The Joan Hanson Endowed Fund for Faculty Development and Teaching in Ethics aims to support research or teaching in ethics, broadly construed. In addition to funding projects that fall within the domain of traditional philosophical ethics, it also will fund projects that deal with particular, timely ethical issues: for example, regarding climate change, racial justice, immigration or any of the other myriad pressing ethical issues in our world today. Faculty in any discipline may apply for Joan Hanson Endowed Fund grants. Funds may also be requested to support work that deploys methodologies that favor an historical, sociological, creative or artistic approach to grappling with ethical issues.

The Joan Hanson Fund grants can be used to support a wide range of projects, large or small. Funds may be requested for stipend support, expense reimbursement, or a course release. Examples of projects that might be funded by a Joan Hanson Faculty Development Grant:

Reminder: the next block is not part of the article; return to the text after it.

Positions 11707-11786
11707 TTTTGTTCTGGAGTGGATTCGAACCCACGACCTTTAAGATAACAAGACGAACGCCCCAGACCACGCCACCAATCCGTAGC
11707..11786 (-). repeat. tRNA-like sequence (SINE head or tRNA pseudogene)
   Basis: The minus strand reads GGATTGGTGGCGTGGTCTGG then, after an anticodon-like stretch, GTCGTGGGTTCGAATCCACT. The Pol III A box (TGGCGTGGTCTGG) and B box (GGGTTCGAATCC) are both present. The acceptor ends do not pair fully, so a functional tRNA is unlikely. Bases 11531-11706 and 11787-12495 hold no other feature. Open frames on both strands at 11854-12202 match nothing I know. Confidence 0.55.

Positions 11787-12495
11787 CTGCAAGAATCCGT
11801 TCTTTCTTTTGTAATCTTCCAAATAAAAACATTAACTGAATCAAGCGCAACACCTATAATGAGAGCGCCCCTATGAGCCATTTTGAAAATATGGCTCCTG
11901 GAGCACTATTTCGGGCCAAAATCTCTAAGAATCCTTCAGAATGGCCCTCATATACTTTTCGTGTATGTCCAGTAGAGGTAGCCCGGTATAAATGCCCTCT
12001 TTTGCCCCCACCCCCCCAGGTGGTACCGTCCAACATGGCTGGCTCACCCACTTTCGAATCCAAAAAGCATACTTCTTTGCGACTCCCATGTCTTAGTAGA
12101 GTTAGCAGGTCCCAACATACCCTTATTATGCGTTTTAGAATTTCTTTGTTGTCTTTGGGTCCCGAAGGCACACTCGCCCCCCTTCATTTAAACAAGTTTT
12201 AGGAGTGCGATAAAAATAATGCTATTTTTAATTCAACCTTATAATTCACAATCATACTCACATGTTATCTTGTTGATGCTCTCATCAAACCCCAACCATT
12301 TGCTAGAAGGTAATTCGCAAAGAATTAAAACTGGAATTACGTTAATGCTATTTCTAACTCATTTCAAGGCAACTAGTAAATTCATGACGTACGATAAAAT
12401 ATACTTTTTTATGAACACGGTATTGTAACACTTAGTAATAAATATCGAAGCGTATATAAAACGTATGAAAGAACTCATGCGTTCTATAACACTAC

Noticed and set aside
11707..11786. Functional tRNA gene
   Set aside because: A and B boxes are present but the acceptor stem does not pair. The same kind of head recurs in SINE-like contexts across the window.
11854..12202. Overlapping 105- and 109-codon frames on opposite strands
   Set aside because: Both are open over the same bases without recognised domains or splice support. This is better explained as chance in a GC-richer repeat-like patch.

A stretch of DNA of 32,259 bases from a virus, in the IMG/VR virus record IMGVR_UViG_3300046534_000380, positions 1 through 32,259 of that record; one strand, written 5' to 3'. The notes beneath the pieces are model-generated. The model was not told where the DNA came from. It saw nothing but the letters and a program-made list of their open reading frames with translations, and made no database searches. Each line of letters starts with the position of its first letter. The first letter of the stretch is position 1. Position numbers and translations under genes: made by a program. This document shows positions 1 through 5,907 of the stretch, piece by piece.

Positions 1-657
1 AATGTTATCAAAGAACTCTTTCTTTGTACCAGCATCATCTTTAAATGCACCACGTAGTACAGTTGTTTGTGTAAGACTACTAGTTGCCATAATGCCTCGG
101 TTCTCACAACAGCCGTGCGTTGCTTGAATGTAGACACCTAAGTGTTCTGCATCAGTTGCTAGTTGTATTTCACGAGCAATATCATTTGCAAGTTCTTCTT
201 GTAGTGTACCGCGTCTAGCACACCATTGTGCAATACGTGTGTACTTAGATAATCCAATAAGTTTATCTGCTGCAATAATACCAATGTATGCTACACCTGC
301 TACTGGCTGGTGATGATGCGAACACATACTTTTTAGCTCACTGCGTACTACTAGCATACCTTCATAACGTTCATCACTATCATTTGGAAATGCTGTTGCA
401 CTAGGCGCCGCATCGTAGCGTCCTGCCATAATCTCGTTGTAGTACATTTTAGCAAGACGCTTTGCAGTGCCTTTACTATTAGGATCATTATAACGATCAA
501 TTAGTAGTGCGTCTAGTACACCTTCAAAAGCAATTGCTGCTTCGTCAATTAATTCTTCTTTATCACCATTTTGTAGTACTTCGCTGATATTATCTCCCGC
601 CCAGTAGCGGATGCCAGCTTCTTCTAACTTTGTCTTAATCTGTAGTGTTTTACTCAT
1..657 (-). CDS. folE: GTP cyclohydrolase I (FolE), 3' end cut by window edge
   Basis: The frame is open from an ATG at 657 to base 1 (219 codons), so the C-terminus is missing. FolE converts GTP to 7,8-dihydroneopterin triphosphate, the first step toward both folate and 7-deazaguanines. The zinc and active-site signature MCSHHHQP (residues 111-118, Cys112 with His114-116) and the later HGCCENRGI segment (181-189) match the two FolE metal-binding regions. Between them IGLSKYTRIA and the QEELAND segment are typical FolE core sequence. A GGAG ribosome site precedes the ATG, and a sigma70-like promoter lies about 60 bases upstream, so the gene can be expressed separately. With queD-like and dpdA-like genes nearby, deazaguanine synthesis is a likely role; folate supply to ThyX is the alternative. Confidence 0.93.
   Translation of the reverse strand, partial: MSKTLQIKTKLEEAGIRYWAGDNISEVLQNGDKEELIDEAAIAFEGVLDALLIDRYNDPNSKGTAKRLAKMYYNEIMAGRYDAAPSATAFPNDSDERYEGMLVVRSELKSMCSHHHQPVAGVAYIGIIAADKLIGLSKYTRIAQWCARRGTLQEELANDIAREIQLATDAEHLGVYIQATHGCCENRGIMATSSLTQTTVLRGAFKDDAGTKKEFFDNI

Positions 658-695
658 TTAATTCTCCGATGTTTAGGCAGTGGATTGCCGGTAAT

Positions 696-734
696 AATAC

1. An interdisciplinary reading group (involving only faculty or faculty and students) on some topic related to ethics.
  2. Funding a workshop that brings in an outside expert (or experts) on some ethical issue to help “train” faculty who want to incorporate work on that issue in their classes.
  3. Putting together a term-long “pro-seminar” with outside speakers on some theme related to ethics.
  4. Course release(s) to support undertaking of a new, substantial research project related to ethics.
  5. Course release(s) to enable a faculty member to pursue training needed for a new direction in their teaching or research that will significantly incorporate ethics (for example, to take a course in ethics in the area of a research/teaching area, such as political ethics, environmental ethics, etc.) 
  6. Developing connected modules on some issue of ethical significance among different faculty (for example, having faculty in philosophy and biology develop modules on CRISPR that are complimentary)

Requests for small grants (up to $3600) should be submitted to Professor Daniel Groll, Director of EthIC.